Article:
Much of the virological failure observed in this study can be attributed to the suboptimal use of antiretroviral agents. As had been previously recommended , many patients in our clinic received sequential monotherapy with NRTIs before the availability of protease inhibitors. The use of antiretroviral agents in this manner may result in the development of broad cross-resistance. The addition of a protease inhibitor to an existing NRTI regimen in which resistance has developed may be similar to using the protease inhibitor as monotherapy [8-10]. Similar trends were observed in a phase II clinical trial of indinavir, in which approximately 90% of patients who initiated zidovudine, lamivudine and indinavir simultaneously had evidence of durable viral suppression. In contrast, when indinavir was added to zidovudine and lamivudine in a sequential manner, only 40% of the patients had a successful outcome with the same three-drug regimen .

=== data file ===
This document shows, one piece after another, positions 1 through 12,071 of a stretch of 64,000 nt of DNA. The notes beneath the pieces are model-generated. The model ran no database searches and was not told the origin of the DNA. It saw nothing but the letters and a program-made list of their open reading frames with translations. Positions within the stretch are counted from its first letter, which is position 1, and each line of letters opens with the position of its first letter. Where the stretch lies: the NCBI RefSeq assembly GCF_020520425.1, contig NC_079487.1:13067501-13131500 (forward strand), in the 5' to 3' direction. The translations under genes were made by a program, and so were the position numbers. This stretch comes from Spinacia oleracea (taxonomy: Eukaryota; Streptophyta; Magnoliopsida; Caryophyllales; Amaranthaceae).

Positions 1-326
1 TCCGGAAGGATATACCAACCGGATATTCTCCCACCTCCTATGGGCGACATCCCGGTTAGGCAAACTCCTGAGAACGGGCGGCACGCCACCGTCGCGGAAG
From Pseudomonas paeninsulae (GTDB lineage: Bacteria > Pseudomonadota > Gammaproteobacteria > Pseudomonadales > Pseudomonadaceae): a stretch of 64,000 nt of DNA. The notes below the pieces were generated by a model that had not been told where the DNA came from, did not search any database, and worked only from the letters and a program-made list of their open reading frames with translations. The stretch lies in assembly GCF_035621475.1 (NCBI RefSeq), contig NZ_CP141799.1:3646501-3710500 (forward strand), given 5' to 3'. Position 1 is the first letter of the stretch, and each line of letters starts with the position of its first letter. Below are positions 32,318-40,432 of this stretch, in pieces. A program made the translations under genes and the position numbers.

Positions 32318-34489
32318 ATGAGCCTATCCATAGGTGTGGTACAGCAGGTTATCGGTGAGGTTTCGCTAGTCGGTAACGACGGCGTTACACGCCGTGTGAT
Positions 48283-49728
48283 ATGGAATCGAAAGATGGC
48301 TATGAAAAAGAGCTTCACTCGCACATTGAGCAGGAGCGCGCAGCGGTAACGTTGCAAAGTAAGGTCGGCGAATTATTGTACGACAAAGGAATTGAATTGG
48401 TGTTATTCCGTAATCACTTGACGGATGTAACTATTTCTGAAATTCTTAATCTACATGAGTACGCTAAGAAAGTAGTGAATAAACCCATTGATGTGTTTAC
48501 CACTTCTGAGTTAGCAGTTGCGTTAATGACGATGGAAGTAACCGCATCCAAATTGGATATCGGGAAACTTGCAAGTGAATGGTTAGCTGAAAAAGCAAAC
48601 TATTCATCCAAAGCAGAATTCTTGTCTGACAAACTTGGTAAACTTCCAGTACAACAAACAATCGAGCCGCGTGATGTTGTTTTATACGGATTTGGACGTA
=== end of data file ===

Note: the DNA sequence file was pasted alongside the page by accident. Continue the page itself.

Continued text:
The first protease inhibitor to be approved for use by the US Food and Drug Administration was saquinavir hard-gel capsule (saquinavir-hgc; Invirase). Because of the limited oral bioavailability of the initial hard-gel formulation, it was difficult to achieve optimal serum concentrations of saquinavir. Virological response to saquinavir-hgc is relatively limited . As a result, the drug has never been a recommended first line option [8-10,13,14]. Nonetheless, a significant number of patients used saquinavir-hgc before switching to a more potent protease inhibitor. Preliminary observations indicated that saquinavir may confer cross-resistance to other protease inhibitors , although this remains controversial . After controlling for other baseline characteristics (HIV RNA, CD4 cell count and previous NRTI therapy), saquinavir-hgc was a weak predictor of subsequent drug failure, suggesting that saquinavir may indeed confer cross-resistance to other protease inhibitors.